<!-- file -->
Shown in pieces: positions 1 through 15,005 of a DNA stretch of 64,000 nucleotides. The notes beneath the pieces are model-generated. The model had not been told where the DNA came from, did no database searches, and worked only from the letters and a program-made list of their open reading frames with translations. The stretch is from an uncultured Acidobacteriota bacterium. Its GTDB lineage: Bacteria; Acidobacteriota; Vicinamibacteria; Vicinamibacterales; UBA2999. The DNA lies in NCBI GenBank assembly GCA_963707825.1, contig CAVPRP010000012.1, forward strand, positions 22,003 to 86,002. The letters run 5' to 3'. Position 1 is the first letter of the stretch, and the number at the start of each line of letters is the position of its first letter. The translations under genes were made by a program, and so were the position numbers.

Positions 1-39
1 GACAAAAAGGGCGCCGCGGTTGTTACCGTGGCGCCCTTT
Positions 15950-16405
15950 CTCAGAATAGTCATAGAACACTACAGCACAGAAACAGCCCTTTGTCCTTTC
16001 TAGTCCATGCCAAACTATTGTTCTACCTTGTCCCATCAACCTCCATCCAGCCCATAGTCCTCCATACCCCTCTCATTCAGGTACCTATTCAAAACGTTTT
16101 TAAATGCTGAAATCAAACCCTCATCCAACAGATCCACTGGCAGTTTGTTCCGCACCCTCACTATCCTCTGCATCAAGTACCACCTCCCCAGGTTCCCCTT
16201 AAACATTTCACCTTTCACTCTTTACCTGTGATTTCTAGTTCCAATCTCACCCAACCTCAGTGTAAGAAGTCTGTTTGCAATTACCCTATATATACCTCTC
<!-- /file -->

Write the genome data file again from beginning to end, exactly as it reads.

Shown in pieces: positions 1 through 15,005 of a DNA stretch of 64,000 nucleotides. The notes beneath the pieces are model-generated. The model had not been told where the DNA came from, did no database searches, and worked only from the letters and a program-made list of their open reading frames with translations. The stretch is from an uncultured Acidobacteriota bacterium. Its GTDB lineage: Bacteria; Acidobacteriota; Vicinamibacteria; Vicinamibacterales; UBA2999. The DNA lies in NCBI GenBank assembly GCA_963707825.1, contig CAVPRP010000012.1, forward strand, positions 22,003 to 86,002. The letters run 5' to 3'. Position 1 is the first letter of the stretch, and the number at the start of each line of letters is the position of its first letter. The translations under genes were made by a program, and so were the position numbers.

Positions 1-39
1 GACAAAAAGGGCGCCGCGGTTGTTACCGTGGCGCCCTTT
Positions 15950-16405
15950 CTCAGAATAGTCATAGAACACTACAGCACAGAAACAGCCCTTTGTCCTTTC
16001 TAGTCCATGCCAAACTATTGTTCTACCTTGTCCCATCAACCTCCATCCAGCCCATAGTCCTCCATACCCCTCTCATTCAGGTACCTATTCAAAACGTTTT
16101 TAAATGCTGAAATCAAACCCTCATCCAACAGATCCACTGGCAGTTTGTTCCGCACCCTCACTATCCTCTGCATCAAGTACCACCTCCCCAGGTTCCCCTT
16201 AAACATTTCACCTTTCACTCTTTACCTGTGATTTCTAGTTCCAATCTCACCCAACCTCAGTGTAAGAAGTCTGTTTGCAATTACCCTATATATACCTCTC